Africa Day 2015 is an opportunity to celebrate the development of the African continent as well as consider the various opportunities that it offers – DHL
Africa Day 2015 is an opportunity to celebrate the development of the African continent as well as consider the various opportunities that it offers. This is according to Charles Brewer, Managing Director of DHL Express Sub-Saharan Africa (SSA), who not only believes that the continent offers vast opportunities but also that it is one of the last frontiers for economic growth and development.
Africa Day is the annual commemoration of the founding of the Africa Union (AU), and acts as a reminder of the continent’s rich culture, diversity as well as its resilience and the various developing economies on the continent.
Brewer explains that as DHL Express has been present in Africa for 37 years, the company has witnessed the turnaround from the ‘forgotten continent’ to ‘Africa Rising’, which has been an amazing and insightful experience.
“Despite the recent prediction by the World Bank that economic growth in Sub-Saharan Africa will slow in 2015, the continent still remains relatively unexplored which indicates untapped opportunities in the region. We remain positive about Africa’s potential and believe that it’s time for the continent to focus on the opportunities, connect across the continent to leverage cross-border and global opportunities and grow as one.”
To meet the increased needs of the burgeoning middle class in the region, DHL Express has continued their aggressive expansion strategy in their efforts to make logistics more accessible. “With the rise of e-commerce, global markets are more attractive and accessible to individuals and local businesses, therefore we need to make sure that we are well positioned to cater to their needs. We currently have 3800 retail outlets across Sub Saharan Africa,” adds Brewer.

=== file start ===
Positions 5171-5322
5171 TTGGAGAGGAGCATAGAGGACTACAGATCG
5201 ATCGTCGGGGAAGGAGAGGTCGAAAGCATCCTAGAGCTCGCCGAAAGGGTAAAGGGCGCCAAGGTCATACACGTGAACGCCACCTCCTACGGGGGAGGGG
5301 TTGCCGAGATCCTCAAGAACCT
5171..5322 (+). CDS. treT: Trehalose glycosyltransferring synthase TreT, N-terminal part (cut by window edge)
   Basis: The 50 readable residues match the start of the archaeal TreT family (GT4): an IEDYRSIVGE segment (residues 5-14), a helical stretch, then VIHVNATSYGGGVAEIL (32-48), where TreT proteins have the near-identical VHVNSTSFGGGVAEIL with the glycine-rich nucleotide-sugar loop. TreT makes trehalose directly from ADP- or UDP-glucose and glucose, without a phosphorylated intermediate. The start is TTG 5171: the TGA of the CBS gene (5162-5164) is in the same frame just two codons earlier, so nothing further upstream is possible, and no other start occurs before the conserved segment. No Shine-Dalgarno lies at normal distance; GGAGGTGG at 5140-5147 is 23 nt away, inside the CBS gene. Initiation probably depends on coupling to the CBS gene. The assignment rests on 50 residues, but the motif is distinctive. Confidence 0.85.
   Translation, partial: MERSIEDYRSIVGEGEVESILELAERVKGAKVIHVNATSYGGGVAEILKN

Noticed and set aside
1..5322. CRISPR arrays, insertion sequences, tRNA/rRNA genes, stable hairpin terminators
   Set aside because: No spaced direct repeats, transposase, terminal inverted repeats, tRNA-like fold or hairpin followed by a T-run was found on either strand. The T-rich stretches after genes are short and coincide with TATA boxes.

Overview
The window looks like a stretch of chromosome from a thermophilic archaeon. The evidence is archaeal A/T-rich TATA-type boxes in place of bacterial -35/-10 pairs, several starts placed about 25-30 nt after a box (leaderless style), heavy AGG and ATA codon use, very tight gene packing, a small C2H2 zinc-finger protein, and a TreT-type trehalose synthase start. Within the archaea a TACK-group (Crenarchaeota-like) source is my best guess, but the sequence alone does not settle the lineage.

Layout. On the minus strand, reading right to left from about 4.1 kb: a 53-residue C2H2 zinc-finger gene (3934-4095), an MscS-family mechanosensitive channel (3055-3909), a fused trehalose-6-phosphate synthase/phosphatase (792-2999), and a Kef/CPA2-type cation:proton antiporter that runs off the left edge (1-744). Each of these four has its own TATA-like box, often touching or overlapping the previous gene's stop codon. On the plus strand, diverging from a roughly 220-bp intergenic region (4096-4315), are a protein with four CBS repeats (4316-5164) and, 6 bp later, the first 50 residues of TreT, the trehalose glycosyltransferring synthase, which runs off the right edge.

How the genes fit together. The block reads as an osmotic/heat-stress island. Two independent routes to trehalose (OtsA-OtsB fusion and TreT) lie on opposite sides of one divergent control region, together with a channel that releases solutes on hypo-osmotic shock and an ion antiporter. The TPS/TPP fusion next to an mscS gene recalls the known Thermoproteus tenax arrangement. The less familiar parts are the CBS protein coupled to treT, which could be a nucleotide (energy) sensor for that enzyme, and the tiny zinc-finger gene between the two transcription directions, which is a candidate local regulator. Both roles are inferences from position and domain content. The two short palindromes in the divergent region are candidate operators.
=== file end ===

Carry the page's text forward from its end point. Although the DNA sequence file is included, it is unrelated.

In the spirit of Africa Day, Brewer also points to one of the many projects conceptualised and implemented by DHL Express on the continent – DHL Africa as One – which highlights the company’s continuous commitment to investing in Africa.
“As part of this epic journey, a team from DHL, the official logistics partner of Rugby World Cup 2015, is driving across Africa in three Land Rover Discoveries, while capturing every step of the journey, every person, every place and every pass on film, in photographs and words, and then sharing this content with Africa and the world. Part of the journey includes passing a single rugby ball from hand to hand through 45 African countries, over 11 months, from Cape Town and ending in London in September 2015.